Often the test is done with words. A subject will be shown a series of words on a computer screen, flashed in rapid succession, and they'll have to identify certain target words (Cognitive Daily has an example, go check it out). Distractor words are placed in the sample in order to measure the effect those types of words have on the task.
This molester study was carried out with pictures. In a series of rapidly flashed pictures, subjects had to try to identify target pictures (chairs and trains), and two types of distractors were used, pictures of children and of animals. The researchers found a significant difference between the accuracy rates of non-molestors and convicted child molestors. In other words, molestors are more distracted in this task by pictures of children.
So would this be a reliable way of identifying child molesters? I don't think so. Dave Munger points out:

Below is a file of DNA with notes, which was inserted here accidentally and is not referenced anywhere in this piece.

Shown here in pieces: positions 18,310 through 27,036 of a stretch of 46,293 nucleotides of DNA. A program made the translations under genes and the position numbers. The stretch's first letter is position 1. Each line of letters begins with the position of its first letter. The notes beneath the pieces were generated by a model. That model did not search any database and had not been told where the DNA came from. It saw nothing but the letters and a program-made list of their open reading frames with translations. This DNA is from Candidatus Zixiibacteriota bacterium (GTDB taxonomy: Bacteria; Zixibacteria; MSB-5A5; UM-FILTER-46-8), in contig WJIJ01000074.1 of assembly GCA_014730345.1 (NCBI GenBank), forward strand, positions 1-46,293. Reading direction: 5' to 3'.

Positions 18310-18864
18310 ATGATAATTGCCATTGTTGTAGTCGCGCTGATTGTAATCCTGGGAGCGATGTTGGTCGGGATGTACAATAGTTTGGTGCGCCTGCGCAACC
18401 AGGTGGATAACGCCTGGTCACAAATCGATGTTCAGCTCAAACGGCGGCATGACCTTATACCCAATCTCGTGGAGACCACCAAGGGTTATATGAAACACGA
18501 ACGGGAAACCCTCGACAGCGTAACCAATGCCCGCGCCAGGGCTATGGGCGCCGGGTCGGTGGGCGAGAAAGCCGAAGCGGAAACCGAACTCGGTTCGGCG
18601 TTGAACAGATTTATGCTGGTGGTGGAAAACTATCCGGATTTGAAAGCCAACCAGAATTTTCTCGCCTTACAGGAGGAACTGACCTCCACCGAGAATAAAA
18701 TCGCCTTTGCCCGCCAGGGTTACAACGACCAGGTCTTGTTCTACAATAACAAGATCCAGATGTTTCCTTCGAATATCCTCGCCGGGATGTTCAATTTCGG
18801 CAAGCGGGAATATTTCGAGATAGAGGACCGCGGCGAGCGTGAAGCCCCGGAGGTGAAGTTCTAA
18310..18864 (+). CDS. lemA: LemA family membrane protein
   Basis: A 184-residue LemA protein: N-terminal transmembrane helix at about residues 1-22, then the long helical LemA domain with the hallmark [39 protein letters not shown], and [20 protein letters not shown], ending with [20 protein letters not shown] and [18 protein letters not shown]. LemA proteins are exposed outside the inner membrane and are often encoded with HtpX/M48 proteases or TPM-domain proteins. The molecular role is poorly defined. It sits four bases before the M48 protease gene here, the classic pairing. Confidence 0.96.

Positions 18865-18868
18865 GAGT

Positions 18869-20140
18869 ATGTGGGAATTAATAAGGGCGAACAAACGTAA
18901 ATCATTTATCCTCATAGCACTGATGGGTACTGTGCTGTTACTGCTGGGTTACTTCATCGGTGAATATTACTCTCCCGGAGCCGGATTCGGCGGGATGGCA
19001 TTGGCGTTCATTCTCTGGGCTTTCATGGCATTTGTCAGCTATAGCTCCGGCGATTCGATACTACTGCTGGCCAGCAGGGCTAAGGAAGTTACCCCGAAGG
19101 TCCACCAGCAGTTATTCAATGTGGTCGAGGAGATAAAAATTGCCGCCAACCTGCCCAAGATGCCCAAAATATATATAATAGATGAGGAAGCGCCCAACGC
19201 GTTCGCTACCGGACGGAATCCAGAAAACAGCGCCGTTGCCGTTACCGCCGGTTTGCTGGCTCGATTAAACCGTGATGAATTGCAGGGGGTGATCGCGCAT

Others who are interested in kids, like teachers, new parents, and grandparents, might also be distracted by pictures of kids. They've done some preliminary research suggesting this is not the case, but perhaps other non-dangerous populations would be mistakenly identified using this test.
As I noted in the comments over there, one of the first things I thought about were parents who had lost a child. They would be a relatively small segment of the population, but my guess is that you would see a large distraction effect for pictures of children in this group. And you really wouldn't want to tag a parent who had lost a child as a potential child molester.
That's one big problem with psychological tests that measure a specific response. If you don't have a firm grasp on the mechanism at work, and all possible causes of the effect, then it's far too blunt an instrument to really do anything useful. In this particular case, the risk of false positives is so great that you really wouldn't want this approach anywhere near a police station or a court of law.